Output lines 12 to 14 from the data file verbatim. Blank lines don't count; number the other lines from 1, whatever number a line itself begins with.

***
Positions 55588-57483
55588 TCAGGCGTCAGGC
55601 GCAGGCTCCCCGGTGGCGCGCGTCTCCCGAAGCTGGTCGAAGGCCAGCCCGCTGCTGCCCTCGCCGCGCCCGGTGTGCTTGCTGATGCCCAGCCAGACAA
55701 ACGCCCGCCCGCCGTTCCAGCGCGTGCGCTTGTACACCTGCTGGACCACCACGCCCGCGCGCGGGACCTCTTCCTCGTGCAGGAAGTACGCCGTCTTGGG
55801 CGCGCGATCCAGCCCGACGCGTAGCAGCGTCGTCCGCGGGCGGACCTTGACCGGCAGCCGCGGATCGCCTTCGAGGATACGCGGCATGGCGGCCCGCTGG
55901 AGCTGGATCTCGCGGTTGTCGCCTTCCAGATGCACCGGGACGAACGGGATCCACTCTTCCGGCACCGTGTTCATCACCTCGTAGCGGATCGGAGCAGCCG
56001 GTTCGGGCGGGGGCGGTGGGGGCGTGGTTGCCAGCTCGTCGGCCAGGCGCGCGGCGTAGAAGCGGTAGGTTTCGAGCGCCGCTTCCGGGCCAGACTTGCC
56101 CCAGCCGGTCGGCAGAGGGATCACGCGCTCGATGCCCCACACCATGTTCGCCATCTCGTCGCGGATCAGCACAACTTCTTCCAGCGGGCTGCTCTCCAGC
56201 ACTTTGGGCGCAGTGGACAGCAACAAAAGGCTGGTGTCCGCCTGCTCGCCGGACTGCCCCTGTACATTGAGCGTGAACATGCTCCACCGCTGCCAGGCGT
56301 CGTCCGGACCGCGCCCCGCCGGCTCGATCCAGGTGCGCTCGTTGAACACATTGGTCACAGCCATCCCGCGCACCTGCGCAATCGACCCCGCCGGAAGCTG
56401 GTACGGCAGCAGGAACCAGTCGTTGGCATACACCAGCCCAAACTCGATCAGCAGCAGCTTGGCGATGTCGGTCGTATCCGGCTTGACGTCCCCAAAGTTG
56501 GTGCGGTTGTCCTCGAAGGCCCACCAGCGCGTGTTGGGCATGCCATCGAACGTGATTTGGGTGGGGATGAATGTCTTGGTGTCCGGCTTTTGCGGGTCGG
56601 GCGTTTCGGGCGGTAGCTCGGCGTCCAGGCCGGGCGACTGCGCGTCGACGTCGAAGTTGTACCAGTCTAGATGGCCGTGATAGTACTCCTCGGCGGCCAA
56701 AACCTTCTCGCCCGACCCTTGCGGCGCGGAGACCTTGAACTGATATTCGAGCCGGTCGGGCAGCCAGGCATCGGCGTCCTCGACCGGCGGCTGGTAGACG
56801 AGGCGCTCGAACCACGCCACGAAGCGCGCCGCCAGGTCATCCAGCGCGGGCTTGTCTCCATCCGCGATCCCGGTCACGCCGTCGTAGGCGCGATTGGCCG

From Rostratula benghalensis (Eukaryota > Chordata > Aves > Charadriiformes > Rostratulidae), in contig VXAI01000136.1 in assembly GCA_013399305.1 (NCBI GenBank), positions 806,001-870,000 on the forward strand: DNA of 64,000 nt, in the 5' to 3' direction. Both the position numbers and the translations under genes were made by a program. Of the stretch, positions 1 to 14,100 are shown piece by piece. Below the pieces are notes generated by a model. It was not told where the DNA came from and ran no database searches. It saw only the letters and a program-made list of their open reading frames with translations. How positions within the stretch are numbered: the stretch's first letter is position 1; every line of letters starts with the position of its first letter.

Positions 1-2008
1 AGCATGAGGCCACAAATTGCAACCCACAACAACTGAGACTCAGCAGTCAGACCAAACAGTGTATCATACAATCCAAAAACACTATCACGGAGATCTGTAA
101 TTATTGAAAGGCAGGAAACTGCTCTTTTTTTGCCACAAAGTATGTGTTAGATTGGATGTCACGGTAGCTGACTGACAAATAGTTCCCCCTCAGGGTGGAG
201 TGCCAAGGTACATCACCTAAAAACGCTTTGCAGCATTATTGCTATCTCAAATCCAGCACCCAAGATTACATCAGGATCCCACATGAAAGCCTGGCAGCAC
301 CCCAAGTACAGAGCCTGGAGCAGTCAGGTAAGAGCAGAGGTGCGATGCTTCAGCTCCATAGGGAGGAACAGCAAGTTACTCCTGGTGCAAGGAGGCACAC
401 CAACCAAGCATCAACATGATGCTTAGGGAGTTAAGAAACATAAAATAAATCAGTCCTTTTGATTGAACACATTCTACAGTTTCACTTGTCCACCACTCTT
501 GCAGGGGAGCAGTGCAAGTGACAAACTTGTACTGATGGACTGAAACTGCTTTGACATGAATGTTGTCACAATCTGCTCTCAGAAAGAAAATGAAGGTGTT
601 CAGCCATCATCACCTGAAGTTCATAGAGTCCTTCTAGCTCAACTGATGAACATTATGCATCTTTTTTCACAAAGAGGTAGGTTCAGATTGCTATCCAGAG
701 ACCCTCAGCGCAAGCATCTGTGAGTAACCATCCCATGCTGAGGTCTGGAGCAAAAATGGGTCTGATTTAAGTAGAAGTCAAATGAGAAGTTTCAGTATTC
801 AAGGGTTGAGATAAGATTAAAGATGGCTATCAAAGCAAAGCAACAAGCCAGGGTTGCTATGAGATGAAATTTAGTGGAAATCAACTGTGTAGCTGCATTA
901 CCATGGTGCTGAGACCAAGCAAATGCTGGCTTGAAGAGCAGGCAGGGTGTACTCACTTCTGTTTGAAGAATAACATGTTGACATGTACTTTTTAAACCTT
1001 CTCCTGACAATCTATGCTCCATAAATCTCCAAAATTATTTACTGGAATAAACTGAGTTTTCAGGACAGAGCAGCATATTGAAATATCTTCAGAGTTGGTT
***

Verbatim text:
56501 GTGCGGTTGTCCTCGAAGGCCCACCAGCGCGTGTTGGGCATGCCATCGAACGTGATTTGGGTGGGGATGAATGTCTTGGTGTCCGGCTTTTGCGGGTCGG
56601 GCGTTTCGGGCGGTAGCTCGGCGTCCAGGCCGGGCGACTGCGCGTCGACGTCGAAGTTGTACCAGTCTAGATGGCCGTGATAGTACTCCTCGGCGGCCAA
56701 AACCTTCTCGCCCGACCCTTGCGGCGCGGAGACCTTGAACTGATATTCGAGCCGGTCGGGCAGCCAGGCATCGGCGTCCTCGACCGGCGGCTGGTAGACG